Career professionals can play a vital role in helping these clients. We can coach on how to employ emotional intelligence and practice being understanding. We can encourage clients to venture out of their comfort zones to collaborate, learn, and grow.

Here are some tips — applicable to all generations — that you might want to share with clients to help foster intergenerational workplace harmony.

Avoid making assumptions. Myths abound about each generation but try to set all of them aside while learn for yourself what makes your coworkers tick.

Find common ground. We’re all products of the generation we grew up in but, in spite of differences, there are always commonalities to be uncovered.

Listen more than you speak. Show respect for what others have to say by giving them time to fully express their ideas and thoughts. Listen carefully to understand and strive to not let the speaker’s age influence your response.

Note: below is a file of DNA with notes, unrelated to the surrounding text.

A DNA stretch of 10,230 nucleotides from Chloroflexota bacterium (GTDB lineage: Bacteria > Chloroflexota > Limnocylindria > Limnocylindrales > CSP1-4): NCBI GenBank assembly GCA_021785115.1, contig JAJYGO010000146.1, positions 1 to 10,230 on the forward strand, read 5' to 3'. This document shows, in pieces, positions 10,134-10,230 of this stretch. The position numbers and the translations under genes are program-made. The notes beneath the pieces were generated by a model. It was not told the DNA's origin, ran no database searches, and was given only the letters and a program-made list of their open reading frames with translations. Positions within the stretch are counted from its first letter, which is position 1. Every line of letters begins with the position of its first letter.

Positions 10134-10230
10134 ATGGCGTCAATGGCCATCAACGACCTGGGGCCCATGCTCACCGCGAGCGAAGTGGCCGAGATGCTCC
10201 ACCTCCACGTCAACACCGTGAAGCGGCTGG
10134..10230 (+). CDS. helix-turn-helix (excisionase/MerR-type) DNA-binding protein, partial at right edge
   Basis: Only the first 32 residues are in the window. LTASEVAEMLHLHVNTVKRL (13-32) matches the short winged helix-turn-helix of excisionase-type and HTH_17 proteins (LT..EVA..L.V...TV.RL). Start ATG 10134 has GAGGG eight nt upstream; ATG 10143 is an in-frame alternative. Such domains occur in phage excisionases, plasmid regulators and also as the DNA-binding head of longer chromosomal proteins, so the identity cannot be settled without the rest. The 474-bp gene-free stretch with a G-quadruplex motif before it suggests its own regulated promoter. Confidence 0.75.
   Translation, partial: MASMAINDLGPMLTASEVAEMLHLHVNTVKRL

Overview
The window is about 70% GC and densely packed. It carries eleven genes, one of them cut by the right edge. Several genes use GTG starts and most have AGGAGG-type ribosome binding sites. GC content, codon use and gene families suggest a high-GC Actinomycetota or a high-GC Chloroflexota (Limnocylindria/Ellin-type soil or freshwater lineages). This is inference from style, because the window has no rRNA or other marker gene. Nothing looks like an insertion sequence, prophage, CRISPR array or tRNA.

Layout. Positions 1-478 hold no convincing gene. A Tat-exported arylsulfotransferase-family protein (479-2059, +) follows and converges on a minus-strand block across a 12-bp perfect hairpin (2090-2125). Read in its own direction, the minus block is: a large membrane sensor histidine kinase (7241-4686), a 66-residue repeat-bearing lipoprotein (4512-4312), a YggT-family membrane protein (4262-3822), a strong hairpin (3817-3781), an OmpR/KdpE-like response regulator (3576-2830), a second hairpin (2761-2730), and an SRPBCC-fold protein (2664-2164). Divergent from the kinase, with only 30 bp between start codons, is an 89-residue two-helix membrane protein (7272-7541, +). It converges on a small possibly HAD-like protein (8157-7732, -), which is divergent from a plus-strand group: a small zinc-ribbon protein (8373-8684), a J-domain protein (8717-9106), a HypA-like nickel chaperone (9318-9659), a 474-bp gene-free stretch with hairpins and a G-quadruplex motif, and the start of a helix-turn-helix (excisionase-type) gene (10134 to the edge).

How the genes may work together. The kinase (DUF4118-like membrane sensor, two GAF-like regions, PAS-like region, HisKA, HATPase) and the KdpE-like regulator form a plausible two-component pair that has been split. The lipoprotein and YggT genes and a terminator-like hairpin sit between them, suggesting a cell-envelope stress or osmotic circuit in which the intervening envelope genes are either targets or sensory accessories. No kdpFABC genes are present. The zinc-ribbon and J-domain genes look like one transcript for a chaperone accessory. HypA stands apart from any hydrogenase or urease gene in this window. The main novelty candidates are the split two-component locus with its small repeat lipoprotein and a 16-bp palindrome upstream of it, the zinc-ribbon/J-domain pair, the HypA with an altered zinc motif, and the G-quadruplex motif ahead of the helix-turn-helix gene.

Respect differences, life/work experiences, and boundaries. Educate yourself about generational preferences, values, and work styles. Doing so can provide valuable insight into how best to interact with co-workers.

Encourage group problem-solving discussions. Every generation has strengths, knowledge, and ideas to contribute that can ultimately lead to stronger solutions.

Be both a teacher and a student. Be generous in sharing what you know if it will help co-workers and the company. And, be open to opportunities to learn from colleagues who possess skills or insights that would benefit you.